How do People Select Test Automation Tools?
A large majority of experienced testers and managers prioritize licensing and support costs and good test reports when deciding which test automation tools to use for their projects. In the Test Automation Challenges survey conducted with 2,000+ test professionals, more than 60% of respondents with 3+ years of experience in test automation agreed that these criteria are the most important priorities in deciding a test automation tool. Moreover, respondents with less experience in test automation prioritize training and support materials over other criteria.
The top six priorities considered by more than 50% of respondents with 3+ years of experience are:
(1) Licensing and support costs
(2) Good test reports
(3) Training, documentation, tutorials, guidelines
(4) CI, DevOps support
(5) Level of programming skills required
(6) Level of skills and experience required
Open-source tools (coding experience required)
Free tools (limited community’s support)
Commercial tools (high support & license cost)
Software automation tools and frameworks are crucial for the success of test automation projects. But it is a difficult task to select a right set of test automation tools for a new software project. There are many tools with each having several unique good features. One single tool may not satisfy all project requirements and constraints, resulting in multiple automation tools to be used. Chosen tools seem to be working at the beginning, but troubles occur later as hidden problems are overlooked at the time of tool selection.
A tool vendor often provides a list of key features and characteristics when comparing their tool with others in the market. They tend to highlight their tool’s strengths while ignoring important features that may pinpoint its weaknesses. This practice confuses not only new test automation adopters but also experienced ones in making decision about which tools and frameworks for new test automation projects.
To select a suitable tool, one can base on a set of top priorities for which every interested tool is checked. Such checklist may come from experience of professionals as well as specific project requirements and constraints.
Understanding the priorities in determining automation tools is part of our survey which questioned software test professionals about their experience with test automation. The survey’s questionnaire was posted on several software testing websites and shared via several mailing lists including that of Katalon Studio’s.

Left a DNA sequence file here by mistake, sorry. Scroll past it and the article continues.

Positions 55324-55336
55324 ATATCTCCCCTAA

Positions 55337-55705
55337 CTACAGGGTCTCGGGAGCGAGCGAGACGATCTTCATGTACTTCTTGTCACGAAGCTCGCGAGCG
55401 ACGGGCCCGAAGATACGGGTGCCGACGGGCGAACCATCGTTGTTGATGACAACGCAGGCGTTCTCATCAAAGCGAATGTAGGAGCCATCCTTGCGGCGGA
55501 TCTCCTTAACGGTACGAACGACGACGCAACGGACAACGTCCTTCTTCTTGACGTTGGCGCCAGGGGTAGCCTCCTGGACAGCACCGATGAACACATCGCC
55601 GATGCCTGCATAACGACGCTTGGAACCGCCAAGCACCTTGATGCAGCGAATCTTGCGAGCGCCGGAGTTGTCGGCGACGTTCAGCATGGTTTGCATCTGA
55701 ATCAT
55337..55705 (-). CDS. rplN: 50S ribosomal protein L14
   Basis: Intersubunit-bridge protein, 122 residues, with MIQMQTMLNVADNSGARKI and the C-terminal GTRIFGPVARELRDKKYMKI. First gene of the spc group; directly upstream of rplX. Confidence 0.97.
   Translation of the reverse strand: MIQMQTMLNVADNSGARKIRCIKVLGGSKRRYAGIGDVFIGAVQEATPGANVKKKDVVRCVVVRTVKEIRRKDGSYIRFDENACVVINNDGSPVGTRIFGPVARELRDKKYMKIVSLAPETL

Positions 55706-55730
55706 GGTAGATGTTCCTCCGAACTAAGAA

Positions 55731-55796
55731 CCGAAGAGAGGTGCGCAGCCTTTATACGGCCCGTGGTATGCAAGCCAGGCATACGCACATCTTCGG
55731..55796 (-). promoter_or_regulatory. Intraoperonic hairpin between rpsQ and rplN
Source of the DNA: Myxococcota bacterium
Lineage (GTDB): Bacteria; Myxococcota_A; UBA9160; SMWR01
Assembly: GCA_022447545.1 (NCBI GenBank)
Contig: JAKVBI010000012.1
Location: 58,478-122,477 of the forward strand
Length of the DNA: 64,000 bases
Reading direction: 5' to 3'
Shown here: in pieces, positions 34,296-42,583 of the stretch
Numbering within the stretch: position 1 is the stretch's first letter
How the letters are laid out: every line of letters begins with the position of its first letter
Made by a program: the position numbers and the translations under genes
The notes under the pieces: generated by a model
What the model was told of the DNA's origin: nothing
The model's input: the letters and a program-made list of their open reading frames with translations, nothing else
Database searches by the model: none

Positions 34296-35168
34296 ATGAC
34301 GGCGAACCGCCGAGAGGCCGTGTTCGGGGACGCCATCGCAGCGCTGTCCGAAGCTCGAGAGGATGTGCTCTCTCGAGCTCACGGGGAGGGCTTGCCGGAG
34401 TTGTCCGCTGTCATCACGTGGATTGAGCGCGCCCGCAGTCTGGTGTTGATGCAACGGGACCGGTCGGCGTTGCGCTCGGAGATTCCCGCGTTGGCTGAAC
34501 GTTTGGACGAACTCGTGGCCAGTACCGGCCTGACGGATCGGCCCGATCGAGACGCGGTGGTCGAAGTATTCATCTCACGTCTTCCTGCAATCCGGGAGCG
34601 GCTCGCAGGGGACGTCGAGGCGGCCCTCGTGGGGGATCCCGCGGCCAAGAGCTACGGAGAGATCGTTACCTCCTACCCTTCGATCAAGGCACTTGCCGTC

We received answers from 2,291 respondents of which 1,877 (82%) have ever applied test automation on their projects. Of all respondents, 970 (or 42%) and 484 (22%) have at least one and more than three years of experience in test automation, respectively. The results reported here exclude the respondents who said to have yet to apply test automation.
Tool Selection Priorities by all Respondents
The top four attributes chosen by at least 50% of respondents as their most important priorities in tool selection include:
(1) Training, documentation, tutorials, guidelines: the highest percentage of respondents chose this attribute, which is concerned with training and materials for learning and using the tool, as a priority for their tool selection.
(2) Good test reports: tool generated test documents and logs for status report, test execution analysis, and defect diagnosis.
(3) Licensing and support costs: all costs associated with acquiring, maintenance, and support the use of tools.
(4) Level of programming skills required: if testers on the team do not possess good programming skills, learning programming to use a tool is a real concern for them.
The highest priority is identified by 56% of all respondents. Many respondents, 58%, have less than 1 year of experience in test automation. So, it is reasonable that training and materials for learning and using tools is the most important attribute for choosing a tool.
The fifth highest priority chosen by almost 50% of respondents is the level of skills and experience required by tools. This attribute, which is related to the 4th highest priority or the level of programming skills required, refers to the need of skills and experience to use the tool effectively. For example, Selenium is a popular test automation framework but it requires adopters to possess a high level of technical skills and experience to get started.
It is quite surprising to find that a majority of respondents did not consider user interface/user experience (UI/UX), support services, long-term commitments, and application lifecycle management (ALM) tool integration as the priorities in selecting an automation tool. Noticeably, less than 20% of respondents chose the ability to integrate with the ALM tools as an important priority.
It is worth noting that although functionality/feature-rich of a tool is often cited as a strength, it is not appreciated by many respondents with just 46% of them using it as a priority.
Tool Selection Priorities Evaluated by Experienced Respondents
We considered two respondent groups, one with at least 3 years of experience in test automation and the other with 1 year or less. It is intuitive to believe that the feedback on the top priorities for selecting tools by experienced test automation professionals is more reasonable than that by less experienced ones.
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